Governmnent should regulate shisha smoking

Sisha smoking is gradually becoming one of the acceptable ways to unwind the evening after a long day’s stress, most especially among the younger generation.

Many young people find it trendy to call each other for dates and one of the principal activities is taking cold bottles of beer and smoking shisha. This trend is very common in many bars around Kampala and neighbouring areas, and surprisingly it is going on unabated.

Maybe for starters, one may be wondering what I mean by ‘shisha’ because it is not yet a commonly used term, most especially for people aged forty and above.

This term may sound strange, however to young people of eighteen to twenty-eight years of age, sisha is a very common dictum and discussions around it too are vey familiar.

Shisha is a glass-bottomed water pipe in which fruit-flavoured tobacco is covered in foil and roasted over charcoal. The tobacco smoke passes through a water chamber and is then slowly inhaled by the smoker.

When you talk to young people who have made it a habit to smoke shisha, they have all the best words they can use to describe it. Some will tell you that it is flavoured, tastes nice and smells sweet. None among them has ever thought of its side effects.

The World Health Organisation has commissioned several studies whose reports indicate that sisha smoking is more dangerous than cigarette smoking. One report indicates that someone who smokes shisha is equated to one who has smoked 200 cigarettes, which literally means that sisha is a more dangerous option.

One other believable argument in the report is that sisha consumers inhale a lot of smoke in one go compared to cigarette smokers, but also because shisha is so sweet it is inhaled more deeply, thus giving it the chance to quickly damage the internal body organs at the same rate, or even above that of cigarettes.

Sisha is feared to be more life-threatening because it is often smoked for a long time and exposes the smoker to toxins from wood or charcoal used to burn the tobacco.

Dressed in very tinny, body-exposing clothes, comfortable on stools or cushioned chairs, in couples of boyfriend and girlfriend, young men and women in groups of five to eight will be found in multiple groups in bars across the city, enjoying this rather life-destroying pastime.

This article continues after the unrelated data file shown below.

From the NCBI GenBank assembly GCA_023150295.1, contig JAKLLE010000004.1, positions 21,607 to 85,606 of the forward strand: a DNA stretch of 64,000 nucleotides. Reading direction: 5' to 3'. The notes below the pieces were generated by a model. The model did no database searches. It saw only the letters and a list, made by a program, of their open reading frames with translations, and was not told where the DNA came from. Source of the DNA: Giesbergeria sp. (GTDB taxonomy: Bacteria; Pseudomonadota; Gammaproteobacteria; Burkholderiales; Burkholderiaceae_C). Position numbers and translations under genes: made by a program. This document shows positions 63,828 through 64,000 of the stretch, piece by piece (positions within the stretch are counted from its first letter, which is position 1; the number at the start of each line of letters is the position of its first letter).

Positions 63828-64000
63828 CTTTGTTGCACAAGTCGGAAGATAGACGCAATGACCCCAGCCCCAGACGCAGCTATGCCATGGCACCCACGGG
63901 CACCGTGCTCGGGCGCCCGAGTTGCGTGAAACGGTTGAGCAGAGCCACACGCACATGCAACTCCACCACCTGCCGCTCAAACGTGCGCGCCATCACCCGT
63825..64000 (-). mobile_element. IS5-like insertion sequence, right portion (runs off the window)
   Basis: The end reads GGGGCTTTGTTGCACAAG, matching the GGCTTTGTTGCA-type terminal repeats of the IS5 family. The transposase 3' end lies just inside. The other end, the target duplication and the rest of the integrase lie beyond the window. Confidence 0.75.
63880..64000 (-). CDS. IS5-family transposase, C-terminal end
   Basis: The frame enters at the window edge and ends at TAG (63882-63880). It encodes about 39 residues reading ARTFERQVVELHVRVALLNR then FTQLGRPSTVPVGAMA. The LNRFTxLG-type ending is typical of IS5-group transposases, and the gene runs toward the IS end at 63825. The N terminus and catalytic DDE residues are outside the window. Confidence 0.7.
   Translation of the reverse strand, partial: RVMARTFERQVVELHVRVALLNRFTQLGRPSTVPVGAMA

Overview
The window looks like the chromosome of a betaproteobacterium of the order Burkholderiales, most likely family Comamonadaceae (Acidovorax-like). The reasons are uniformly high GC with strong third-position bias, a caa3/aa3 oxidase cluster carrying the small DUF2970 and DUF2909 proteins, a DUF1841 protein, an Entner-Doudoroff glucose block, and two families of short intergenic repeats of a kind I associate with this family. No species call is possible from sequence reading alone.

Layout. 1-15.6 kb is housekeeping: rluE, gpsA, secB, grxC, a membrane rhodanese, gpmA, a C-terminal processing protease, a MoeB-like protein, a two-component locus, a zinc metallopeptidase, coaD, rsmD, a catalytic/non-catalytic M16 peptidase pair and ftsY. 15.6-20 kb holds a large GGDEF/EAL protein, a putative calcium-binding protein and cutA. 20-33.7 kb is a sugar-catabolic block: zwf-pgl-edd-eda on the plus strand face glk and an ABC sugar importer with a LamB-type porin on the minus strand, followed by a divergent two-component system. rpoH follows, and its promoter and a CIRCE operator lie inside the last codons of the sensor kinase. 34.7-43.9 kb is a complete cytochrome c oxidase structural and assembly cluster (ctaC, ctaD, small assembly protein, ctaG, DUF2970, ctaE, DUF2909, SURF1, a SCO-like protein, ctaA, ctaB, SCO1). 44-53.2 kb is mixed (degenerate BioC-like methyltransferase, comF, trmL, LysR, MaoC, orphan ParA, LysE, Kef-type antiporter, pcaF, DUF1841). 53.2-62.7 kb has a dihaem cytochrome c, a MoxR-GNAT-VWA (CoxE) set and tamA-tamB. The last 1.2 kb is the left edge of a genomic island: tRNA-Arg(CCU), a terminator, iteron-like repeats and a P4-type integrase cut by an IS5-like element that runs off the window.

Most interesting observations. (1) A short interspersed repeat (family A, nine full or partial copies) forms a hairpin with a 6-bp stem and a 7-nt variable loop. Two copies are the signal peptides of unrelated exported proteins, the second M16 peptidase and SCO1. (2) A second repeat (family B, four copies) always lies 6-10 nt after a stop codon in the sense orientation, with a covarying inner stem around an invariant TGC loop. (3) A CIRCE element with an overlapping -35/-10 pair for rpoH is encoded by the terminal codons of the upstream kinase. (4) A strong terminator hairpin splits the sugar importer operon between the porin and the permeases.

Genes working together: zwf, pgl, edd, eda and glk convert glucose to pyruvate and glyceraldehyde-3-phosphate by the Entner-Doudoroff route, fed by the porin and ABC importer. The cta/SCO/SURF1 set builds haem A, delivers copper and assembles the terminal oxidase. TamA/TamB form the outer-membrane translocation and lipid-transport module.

In the best of their comfort – going by their facial expressions? they will continuously and consistently, for over seven hours, inhale nicotine, tar and carbon monoxide, which also contains heavy metal such as arsenic and lead. This obviously exposes them to the future danger of heart disease, cancer and problematic pregnancies for females, if they don’t fail to conceive.

What takes me aback is the fact that while Uganda is still struggling with more crucial issues like the economy, inadequate infrastructure, health, education and the East African federation, the people that the continent is looking up to for ushering change, have become victims of reckless living and will soon be the victims of their own wrong decisions. It eventually becomes a really purposeless life.

This takes me back to our legislators and other policymakers who concentrate on pedantic and less weighty matters, instead of focusing their efforts on building a nation with an agenda to shape a people whose lives are purpose driven.

Why I am becoming an interested party in this case is because I am fully aware that this lifestyle trend will in the long run become a national burden in terms of the demand for drugs, medical personnel, ambulatory services and many other health care demands that will have to be addressed in trying to save the already poisoned population.

It is my humble prayer, therefore, that this country refocuses itself and borrows a leaf from countries like China that have put in a lot of effort in grooming the young generation because it basically constitutes the building blocks of any nation.

Otherwise, Uganda will fall into an abyss because of evils like shisha, homosexuality and other emerging moral upheavals.

The author is the Public Relations Officer, National Medical Stores.

© 2016 Observer Media Ltd